Resolving the remaining issues in infrastructure investment

May 10, 2023 | 15:00
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I first came to Vietnam when the US embargo on Vietnam was lifted in February 1994. Freshfields decided to open an office in Vietnam to focus on infrastructure development and foreign investment work. At the time, Vietnam’s electricity supply was inadequate.

The total electricity capacity in the early 1990s was a mere 4,000 MW, about the same as tiny Singapore. Around half originated in the Hoa Binh hydroelectricity plant, yet much of the demand was in the south, 1,000km away.

Resolving the remaining issues in infrastructure investment
Tony Foster - Managing director Freshfields Bruckhaus Deringer LLP

But Vietnam’s potential required more fuel in the tank. Demand for electricity accelerated alongside rapid economic growth, straining the government’s ability to increase supply. Power shortages intermittently halted those factory lines that did not have the luxury of private generator back-up.

The private sector started building power stations to protect their own investments. CT&D of Taiwan, one of the most admirable foreign investors, developed the Tan Thuan export processing zone and Phu My Hung city, and installed a power plant at Hiep Phuoc to support these developments.

Thai group Amata then built an industrial zone just north of Ho Chi Minh City and persuaded Tractebel to build a captive power plant in 1995 to provide certainty of supply to the industrial tenants in their new zone.

The first infrastructure to be developed on a non-recourse basis was a coal-fired power station in Quang Ninh. The Oxbow/Marubeni consortium proposed an additional 1,000MW or so to the national grid on a build-operate-transfer (BOT) basis. The government would not need to find any money for the project.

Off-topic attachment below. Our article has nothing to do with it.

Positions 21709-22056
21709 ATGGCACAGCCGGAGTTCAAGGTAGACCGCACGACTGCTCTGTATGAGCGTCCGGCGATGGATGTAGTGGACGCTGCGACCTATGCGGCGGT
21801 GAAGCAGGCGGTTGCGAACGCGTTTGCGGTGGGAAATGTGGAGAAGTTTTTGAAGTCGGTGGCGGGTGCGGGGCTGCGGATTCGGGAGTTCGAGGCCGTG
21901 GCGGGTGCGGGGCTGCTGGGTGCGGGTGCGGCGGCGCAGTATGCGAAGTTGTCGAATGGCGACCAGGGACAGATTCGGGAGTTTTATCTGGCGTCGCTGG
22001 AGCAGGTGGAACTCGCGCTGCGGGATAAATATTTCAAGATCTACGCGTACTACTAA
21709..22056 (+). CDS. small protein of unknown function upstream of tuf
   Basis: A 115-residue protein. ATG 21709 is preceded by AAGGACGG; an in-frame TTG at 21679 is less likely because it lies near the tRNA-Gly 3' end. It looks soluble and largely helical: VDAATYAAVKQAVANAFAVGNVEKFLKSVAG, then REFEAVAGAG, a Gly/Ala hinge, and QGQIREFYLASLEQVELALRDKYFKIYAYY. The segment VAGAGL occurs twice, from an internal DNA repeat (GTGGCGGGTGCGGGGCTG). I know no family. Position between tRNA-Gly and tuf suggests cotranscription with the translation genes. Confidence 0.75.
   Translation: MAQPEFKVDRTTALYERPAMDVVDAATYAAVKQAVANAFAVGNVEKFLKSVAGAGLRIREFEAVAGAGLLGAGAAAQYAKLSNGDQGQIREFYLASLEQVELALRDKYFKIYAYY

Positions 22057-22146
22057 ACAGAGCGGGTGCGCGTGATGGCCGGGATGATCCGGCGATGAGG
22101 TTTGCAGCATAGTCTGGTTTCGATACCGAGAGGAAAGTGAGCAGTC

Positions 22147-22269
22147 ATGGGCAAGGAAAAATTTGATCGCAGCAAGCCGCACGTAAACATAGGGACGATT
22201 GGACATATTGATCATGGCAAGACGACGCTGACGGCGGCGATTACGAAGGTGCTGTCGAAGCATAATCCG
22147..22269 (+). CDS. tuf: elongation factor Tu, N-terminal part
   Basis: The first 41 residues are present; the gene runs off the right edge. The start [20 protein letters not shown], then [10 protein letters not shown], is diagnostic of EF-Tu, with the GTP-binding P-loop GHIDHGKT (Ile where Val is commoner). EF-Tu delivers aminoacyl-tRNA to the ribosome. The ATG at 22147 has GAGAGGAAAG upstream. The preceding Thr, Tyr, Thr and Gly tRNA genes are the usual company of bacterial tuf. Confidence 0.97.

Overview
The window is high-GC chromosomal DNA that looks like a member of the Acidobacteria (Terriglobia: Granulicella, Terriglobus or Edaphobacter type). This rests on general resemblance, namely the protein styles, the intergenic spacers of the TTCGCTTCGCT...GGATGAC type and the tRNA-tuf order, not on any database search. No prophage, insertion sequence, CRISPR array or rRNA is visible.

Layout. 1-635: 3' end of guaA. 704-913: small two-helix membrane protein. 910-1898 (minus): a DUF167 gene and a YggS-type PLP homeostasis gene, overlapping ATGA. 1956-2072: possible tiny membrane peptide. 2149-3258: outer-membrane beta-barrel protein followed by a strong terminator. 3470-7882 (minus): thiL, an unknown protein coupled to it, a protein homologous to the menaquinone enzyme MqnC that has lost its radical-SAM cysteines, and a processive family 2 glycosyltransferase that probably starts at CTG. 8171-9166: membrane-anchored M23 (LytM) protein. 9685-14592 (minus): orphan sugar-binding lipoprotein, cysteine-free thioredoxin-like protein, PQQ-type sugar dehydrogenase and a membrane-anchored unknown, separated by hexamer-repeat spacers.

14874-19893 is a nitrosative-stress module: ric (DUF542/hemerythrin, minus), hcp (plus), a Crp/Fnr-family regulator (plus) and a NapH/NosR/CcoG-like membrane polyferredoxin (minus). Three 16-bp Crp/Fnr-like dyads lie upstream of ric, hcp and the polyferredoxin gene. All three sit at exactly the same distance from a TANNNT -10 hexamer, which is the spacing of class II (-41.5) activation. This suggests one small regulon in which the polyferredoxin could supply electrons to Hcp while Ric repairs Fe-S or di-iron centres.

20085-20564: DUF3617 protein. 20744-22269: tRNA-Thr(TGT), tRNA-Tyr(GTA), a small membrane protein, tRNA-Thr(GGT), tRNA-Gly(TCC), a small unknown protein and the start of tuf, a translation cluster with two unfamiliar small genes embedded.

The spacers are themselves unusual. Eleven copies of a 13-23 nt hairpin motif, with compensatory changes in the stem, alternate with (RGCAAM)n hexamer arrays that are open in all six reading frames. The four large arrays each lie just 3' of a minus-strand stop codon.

Unfortunately, these concepts were still difficult for the Ministry of Industry and Trade (MoIT) and the project did not come to fruition until a decade later when AES picked it up and one of the great infrastructure successes arrived – the 1,200 MW Mong Duong 2 BOT power plant.

The major foreign-invested infrastructure success of the 1990s was the Nam Con Son gas-to-power project. The Phu My 2-2 and Phu My 3 power plants depended on receiving natural gas that a BP/Statoil and ONGC consortium was developing offshore Vietnam in the Lan Tay/Lan Do fields in Block 06-1.

No one doubted the existence of sufficient gas. But the gas was 400km across hostile seas from where it could be fired, and the gap took years to bridge. The principal sponsor of the Phu My 2-2 BOT power plant was EDF of France, and that of the Phu My 3 BOT power plant was BP of the United Kingdom.

Both of these plants have successfully generated electricity for 20 years as agreed and will soon be transferred to the MoIT or its nominee. The Ministry of Planning and Investment (MPI) deserves credit for overcoming the obstacles and thereby achieving a result that has been beneficial for Vietnam.

Other notable foreign-invested projects from the early years of Vietnam’s development were the business cooperation contract between VNPT and Telstra, and the Business Cooperation Contract between VNPT and Comvik, which opened up international and mobile telephony, respectively; meanwhile, the Thu Duc and the Binh An BOT water plants supplied clean water to Ho Chi Minh City.

In addition, port connections were improved by Cai Mep International Terminal developed by Maersk; Saigon Premier Container Terminal was developed by P&O Ports; Dinh Vu Port was developed by IPEM of Belgium; and the first of the chain of VSIP parks underlined to Asian investors how receptive Vietnam was to top manufacturing investment.

Resolving the remaining issues in infrastructure investment
Resolving the remaining issues in infrastructure investment, Photo: Shutterstock

Actions in need

Infrastructure is vital to fuelling every country’s economic growth. Vietnam has made bold moves to build out its infrastructure. The country has plenty of successful stories to tell in the last three decades, some of which have already been mentioned, but there are two areas where it could have done better.